|Reviews for It's Not Safe to Swim Today|
| m. b. whitlock chapter 1 . 6/21/2014
RG EF #5,536
Like all of your stories I have read so far this one has a real mythic feel. I like the twists of fate you portray. Kaha Huna is not a surf goddess, except in the eyes of her son, and eventually something separates them and she becomes a homeless person, which in someways seems so appropriate for a forgotten diety, or a god who lives in a different dimension/has a different perspective of existence, etc..
There are many moments that are remarkably tender and effective. Here are a few I liked in particular:
"as she hanged a perfect ten at the crest of the wave she lived up to her self proclaimed moniker of Kaha Huna, the Hawaiian goddess of the surf."
I especially like the visceral quality of this bit:
"Clay jumped into her waiting arms, the scent of salt heavy on her body.
"Whoa keiki, you're getting big!"" Very sweet. :)
This is a wonderful portrayal of a kid's perspective, really like 'funny cigarettes'…:
"While they worked, Kaha smoked one of her funny cigarettes, her pakalolo as she liked to call them, its pungent yet sweet aroma mingling with the scent of the ocean and although the cigarettes always made her eyes look like she was crying, Kaha could never have been happier."
This image is so searing:
"She grabbed fistfuls of sand and let it run between her fingers, like the ashes of destroyed dreams." The displaced desperation she feels is so evident in this line. Great stuff!
A very mythic, almost fateful ending here:
"A short while later Clay drifted down the beach, alone. He came to the spot where the lifeguard had found the body and watched the great slab of water roil and tumble with unconscious grace."
Yet another very enjoyable story.
| Faithless Juliet chapter 1 . 12/21/2013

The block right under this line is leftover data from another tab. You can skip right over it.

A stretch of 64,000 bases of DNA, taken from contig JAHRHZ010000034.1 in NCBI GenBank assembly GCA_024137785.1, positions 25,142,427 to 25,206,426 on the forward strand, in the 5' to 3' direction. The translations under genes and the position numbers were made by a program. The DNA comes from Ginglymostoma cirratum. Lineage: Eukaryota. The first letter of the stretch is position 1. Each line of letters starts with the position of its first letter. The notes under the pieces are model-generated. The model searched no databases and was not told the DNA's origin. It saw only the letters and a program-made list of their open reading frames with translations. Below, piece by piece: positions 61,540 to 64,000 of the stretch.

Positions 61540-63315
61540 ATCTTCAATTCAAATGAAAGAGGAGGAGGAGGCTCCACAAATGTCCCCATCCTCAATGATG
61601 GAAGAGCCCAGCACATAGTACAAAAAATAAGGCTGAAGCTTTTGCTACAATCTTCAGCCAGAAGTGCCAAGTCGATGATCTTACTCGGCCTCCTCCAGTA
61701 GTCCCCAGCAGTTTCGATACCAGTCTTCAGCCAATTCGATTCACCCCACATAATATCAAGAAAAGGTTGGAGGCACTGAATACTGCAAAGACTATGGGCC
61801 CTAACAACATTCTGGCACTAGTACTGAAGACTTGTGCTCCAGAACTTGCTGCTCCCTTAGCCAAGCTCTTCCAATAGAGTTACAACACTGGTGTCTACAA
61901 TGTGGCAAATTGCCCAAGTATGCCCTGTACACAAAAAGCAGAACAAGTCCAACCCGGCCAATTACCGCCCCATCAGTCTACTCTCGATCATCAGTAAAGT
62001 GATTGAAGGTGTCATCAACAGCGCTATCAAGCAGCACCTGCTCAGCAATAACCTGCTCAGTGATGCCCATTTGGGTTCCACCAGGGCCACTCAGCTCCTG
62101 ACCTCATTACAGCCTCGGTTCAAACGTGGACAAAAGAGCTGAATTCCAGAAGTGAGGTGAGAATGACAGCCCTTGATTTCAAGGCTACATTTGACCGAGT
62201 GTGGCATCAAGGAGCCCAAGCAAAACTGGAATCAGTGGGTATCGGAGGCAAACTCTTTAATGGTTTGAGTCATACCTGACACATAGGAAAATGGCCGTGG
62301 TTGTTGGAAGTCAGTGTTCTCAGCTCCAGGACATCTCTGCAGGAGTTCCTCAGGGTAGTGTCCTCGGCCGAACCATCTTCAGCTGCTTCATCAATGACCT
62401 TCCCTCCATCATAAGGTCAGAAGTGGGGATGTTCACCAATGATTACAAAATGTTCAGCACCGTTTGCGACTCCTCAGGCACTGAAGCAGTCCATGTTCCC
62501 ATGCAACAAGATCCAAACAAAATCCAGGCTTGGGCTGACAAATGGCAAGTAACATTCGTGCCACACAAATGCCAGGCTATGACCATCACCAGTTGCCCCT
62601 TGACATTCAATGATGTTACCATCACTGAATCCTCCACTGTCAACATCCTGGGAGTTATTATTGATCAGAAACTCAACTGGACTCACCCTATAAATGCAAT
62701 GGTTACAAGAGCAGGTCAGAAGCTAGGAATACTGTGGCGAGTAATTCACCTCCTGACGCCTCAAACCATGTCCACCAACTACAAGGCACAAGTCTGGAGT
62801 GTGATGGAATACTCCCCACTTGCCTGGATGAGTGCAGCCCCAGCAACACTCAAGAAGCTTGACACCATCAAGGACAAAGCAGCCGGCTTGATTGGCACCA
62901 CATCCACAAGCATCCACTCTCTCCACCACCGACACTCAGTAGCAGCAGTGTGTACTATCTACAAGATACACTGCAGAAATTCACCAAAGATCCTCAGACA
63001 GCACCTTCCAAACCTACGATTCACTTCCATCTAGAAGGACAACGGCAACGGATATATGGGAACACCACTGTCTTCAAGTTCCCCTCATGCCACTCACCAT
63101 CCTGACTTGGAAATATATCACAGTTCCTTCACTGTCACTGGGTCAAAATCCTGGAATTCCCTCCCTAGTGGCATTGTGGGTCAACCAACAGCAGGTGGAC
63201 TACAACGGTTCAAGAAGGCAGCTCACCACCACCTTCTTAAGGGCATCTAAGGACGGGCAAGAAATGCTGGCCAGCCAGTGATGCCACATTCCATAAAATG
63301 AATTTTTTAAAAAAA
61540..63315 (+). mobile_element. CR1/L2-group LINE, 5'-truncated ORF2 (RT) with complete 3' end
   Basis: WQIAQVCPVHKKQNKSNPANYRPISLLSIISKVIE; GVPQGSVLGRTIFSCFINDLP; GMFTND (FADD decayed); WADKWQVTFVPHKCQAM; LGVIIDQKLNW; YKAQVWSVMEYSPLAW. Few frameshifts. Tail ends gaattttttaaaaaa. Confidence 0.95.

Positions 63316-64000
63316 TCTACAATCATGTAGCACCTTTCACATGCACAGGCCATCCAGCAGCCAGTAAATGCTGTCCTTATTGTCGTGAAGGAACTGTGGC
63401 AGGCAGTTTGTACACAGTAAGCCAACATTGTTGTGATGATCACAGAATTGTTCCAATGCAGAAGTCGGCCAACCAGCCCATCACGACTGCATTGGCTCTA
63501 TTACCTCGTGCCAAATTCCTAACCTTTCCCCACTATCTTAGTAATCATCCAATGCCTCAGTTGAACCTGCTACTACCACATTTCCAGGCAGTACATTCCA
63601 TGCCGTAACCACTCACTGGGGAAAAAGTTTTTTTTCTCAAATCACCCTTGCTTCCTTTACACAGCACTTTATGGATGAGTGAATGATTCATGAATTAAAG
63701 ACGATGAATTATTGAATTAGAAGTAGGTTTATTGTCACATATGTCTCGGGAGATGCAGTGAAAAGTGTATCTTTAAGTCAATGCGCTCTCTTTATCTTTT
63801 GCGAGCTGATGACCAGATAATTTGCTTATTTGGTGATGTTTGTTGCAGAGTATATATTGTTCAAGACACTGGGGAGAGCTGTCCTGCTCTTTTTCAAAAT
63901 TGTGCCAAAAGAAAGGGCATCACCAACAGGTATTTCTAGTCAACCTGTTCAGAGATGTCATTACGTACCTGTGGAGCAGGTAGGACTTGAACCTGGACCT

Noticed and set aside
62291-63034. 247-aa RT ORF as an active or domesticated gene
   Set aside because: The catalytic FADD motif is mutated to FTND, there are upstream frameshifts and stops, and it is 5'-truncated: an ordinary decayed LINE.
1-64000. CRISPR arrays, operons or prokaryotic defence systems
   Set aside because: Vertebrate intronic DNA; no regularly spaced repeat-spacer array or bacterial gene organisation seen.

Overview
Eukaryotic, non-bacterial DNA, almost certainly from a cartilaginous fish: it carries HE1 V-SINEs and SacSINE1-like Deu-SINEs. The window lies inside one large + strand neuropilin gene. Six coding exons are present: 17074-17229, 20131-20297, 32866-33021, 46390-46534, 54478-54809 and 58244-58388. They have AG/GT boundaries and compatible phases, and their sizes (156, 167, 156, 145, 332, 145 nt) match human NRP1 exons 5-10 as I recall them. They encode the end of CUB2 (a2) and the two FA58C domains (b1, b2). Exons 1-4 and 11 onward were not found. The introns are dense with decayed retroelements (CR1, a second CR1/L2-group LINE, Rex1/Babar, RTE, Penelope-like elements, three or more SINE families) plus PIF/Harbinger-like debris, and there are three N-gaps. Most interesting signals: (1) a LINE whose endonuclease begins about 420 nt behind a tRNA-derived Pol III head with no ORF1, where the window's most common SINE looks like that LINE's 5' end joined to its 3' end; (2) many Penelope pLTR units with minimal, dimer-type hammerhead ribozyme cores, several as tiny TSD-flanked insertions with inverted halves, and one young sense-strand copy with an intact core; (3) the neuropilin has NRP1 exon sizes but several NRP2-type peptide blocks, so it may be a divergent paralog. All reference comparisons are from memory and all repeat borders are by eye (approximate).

This is a really interesting story so far.
First off my main critique is just that at the beginning I think you started just a bit too strong for me. I think you infuse a lot of cultural lingo and wordage into this, and for someone without a “surfing” background (such as myself) I felt a little bit lost. I think it may help if you ease into the opening section a bit smoother, especially in light of the fact that a few paragraphs after the first you jump ahead several years.
As I mentioned I really like the premise so far, and I think Clay is a solid character for chapter one. I really liked the way that you’re describing the water as well. “Glassy monolithic waves that pumped from far distant lands” was so lush and clean. I’m really liking this so far. Keep up the good work.
| Persevera chapter 1 . 12/21/2013
I really liked the beginning of this with the adoring little boy who thought his mother was just the coolest thing. At eight he was just on the verge where that would soon change, as his world would become about more than him and her and he'd begin to recognize her faults.
The writing was beautiful and the pathos of the second half with the prematurely aged, still grieving Kana Huna building her half of sand castles was very subtle.
There was a malapropism in a pivotal part of the narrative that pulled me out of the mood of the piece: [ even lonelier this day than what it was on that faithful day]- Of course you meant fateful.
The mystery of Clay there as a grown surfer and in the body bag is well-done and thought-provoking.
I loved the little whimsy in your conclusion, reminder that despite any tragedy, things go on for the living.
| Jitterbug Blues chapter 1 . 12/21/2013
(For clarification's sake, this is the Austrian/Viennese part of 'Jitterbug Blues' :P)
You have a very vivid style, which really shines out throughout this piece. It's amazing how vivid you are without turning too turtle-prosey or being overbearing. The way you describe things is very tangible, and also addresses the senses. Your style is, also, very pretty. The only annoying (not really annoying though) things are a few small errors sprinkled through the text ('mothers' instead of 'mother's', for example).
I like how you set up the scene. I definitely felt engaged by your details, and this piece reminded me of that one time while I was on Long Island. So you definitely captured a lot of realism here :)
I also like how you described the relationship between Clay and his mother - very warm and affectionate. That and his mother is one cool lady 3.
I wonder about the ending. I really do. I wonder who or what Clay is, and whether the body in the bag is ...(don't tell me, I like to keep guessing). Yeah, I really like the ending too :)
Overall, lovely piece.